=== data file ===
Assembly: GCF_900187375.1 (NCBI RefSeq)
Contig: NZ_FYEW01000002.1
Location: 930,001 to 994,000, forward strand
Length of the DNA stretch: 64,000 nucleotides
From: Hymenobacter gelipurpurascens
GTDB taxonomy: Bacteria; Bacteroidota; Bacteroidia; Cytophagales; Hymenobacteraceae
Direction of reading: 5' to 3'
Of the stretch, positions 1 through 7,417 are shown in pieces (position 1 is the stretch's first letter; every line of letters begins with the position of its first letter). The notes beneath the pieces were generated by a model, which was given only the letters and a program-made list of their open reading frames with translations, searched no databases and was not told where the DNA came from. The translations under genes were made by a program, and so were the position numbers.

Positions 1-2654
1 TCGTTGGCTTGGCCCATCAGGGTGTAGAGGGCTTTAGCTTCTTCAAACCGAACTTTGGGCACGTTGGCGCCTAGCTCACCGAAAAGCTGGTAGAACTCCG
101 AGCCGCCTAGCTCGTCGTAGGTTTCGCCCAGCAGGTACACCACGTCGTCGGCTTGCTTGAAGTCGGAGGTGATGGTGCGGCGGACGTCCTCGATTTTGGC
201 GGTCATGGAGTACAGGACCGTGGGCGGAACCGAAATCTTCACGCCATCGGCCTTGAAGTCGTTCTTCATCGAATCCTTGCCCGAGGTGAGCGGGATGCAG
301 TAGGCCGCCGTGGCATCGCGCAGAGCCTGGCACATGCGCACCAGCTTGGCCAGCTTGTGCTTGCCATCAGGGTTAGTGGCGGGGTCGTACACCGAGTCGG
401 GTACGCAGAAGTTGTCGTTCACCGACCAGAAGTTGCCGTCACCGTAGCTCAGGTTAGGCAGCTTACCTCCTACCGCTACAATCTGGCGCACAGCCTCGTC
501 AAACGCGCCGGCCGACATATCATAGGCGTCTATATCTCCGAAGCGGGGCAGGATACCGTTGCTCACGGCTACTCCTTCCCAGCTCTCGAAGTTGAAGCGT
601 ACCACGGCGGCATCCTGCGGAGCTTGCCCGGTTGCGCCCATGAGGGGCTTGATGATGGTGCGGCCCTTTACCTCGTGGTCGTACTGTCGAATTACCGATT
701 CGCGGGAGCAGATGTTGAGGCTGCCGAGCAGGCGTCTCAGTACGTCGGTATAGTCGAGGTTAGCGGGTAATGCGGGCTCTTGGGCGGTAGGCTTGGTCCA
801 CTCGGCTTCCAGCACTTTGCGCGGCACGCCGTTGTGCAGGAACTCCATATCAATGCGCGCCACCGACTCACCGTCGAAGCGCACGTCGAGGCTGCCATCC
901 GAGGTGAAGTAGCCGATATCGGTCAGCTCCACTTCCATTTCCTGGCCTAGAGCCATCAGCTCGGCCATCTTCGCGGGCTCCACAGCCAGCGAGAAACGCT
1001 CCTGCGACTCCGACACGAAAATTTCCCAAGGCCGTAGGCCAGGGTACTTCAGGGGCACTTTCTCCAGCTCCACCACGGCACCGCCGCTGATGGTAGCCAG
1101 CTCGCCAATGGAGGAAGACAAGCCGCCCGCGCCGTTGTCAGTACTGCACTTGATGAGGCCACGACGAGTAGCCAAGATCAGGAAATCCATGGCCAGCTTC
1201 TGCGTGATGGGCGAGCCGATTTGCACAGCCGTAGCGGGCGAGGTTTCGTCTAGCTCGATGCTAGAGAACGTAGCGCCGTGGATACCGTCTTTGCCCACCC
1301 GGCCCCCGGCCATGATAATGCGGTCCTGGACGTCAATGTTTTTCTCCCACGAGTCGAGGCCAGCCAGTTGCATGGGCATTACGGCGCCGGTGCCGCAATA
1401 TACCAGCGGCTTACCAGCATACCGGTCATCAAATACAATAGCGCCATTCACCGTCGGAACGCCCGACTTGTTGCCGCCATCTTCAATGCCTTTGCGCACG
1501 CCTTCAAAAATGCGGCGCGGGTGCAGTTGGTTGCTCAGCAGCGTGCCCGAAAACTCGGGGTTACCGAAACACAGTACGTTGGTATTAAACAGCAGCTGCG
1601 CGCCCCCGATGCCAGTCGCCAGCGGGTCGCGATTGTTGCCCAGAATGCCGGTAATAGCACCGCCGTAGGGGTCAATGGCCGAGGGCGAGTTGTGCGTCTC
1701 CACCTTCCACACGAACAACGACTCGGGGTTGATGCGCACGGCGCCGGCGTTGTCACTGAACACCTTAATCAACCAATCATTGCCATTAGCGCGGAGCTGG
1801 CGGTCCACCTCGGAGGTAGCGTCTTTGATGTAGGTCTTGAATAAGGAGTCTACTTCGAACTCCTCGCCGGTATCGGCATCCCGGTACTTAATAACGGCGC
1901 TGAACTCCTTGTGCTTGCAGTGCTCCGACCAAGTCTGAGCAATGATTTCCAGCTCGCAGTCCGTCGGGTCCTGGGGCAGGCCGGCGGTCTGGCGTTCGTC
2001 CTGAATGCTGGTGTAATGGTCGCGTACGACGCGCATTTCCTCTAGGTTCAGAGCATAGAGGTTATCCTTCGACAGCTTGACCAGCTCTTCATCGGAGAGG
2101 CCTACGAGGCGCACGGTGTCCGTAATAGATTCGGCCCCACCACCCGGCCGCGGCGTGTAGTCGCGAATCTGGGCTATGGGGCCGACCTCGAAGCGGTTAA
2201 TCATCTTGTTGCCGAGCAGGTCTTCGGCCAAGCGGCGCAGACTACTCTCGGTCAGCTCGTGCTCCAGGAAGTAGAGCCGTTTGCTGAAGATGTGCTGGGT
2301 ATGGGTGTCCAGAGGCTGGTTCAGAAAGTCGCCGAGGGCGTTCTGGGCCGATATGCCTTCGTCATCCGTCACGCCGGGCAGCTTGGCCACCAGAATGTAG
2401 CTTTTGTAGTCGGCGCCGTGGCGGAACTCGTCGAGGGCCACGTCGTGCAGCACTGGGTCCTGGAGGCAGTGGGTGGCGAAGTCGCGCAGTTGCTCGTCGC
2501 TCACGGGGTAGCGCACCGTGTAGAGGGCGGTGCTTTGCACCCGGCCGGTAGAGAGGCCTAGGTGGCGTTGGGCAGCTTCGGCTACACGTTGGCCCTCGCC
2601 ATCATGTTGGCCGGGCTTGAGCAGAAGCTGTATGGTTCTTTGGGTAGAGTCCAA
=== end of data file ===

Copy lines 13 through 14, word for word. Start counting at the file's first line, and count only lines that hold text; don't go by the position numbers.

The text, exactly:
301 TAGGCCGCCGTGGCATCGCGCAGAGCCTGGCACATGCGCACCAGCTTGGCCAGCTTGTGCTTGCCATCAGGGTTAGTGGCGGGGTCGTACACCGAGTCGG
401 GTACGCAGAAGTTGTCGTTCACCGACCAGAAGTTGCCGTCACCGTAGCTCAGGTTAGGCAGCTTACCTCCTACCGCTACAATCTGGCGCACAGCCTCGTC